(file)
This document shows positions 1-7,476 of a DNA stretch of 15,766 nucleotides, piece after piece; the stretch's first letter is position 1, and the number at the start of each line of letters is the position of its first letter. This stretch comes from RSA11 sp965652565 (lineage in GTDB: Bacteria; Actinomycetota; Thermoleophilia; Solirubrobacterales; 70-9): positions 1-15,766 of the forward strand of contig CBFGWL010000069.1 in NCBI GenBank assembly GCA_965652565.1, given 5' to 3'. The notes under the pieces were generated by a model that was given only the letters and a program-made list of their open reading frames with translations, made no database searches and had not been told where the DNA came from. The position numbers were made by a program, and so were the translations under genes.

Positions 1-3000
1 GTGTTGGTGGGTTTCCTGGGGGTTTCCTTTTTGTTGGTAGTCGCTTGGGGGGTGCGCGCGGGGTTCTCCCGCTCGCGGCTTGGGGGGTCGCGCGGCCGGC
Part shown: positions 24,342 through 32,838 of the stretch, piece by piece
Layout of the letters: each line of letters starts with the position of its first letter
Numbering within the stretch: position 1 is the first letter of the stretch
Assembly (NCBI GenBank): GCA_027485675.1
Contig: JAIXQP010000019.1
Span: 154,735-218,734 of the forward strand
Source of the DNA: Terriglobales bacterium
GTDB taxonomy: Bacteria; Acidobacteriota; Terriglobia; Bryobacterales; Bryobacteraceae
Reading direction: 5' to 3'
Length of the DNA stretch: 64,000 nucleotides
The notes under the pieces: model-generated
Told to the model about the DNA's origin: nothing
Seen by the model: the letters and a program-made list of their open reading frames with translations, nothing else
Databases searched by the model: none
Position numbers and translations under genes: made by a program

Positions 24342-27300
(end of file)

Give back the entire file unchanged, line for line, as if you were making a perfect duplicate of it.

This document shows positions 1-7,476 of a DNA stretch of 15,766 nucleotides, piece after piece; the stretch's first letter is position 1, and the number at the start of each line of letters is the position of its first letter. This stretch comes from RSA11 sp965652565 (lineage in GTDB: Bacteria; Actinomycetota; Thermoleophilia; Solirubrobacterales; 70-9): positions 1-15,766 of the forward strand of contig CBFGWL010000069.1 in NCBI GenBank assembly GCA_965652565.1, given 5' to 3'. The notes under the pieces were generated by a model that was given only the letters and a program-made list of their open reading frames with translations, made no database searches and had not been told where the DNA came from. The position numbers were made by a program, and so were the translations under genes.

Positions 1-3000
1 GTGTTGGTGGGTTTCCTGGGGGTTTCCTTTTTGTTGGTAGTCGCTTGGGGGGTGCGCGCGGGGTTCTCCCGCTCGCGGCTTGGGGGGTCGCGCGGCCGGC
Part shown: positions 24,342 through 32,838 of the stretch, piece by piece
Layout of the letters: each line of letters starts with the position of its first letter
Numbering within the stretch: position 1 is the first letter of the stretch
Assembly (NCBI GenBank): GCA_027485675.1
Contig: JAIXQP010000019.1
Span: 154,735-218,734 of the forward strand
Source of the DNA: Terriglobales bacterium
GTDB taxonomy: Bacteria; Acidobacteriota; Terriglobia; Bryobacterales; Bryobacteraceae
Reading direction: 5' to 3'
Length of the DNA stretch: 64,000 nucleotides
The notes under the pieces: model-generated
Told to the model about the DNA's origin: nothing
Seen by the model: the letters and a program-made list of their open reading frames with translations, nothing else
Databases searched by the model: none
Position numbers and translations under genes: made by a program

Positions 24342-27300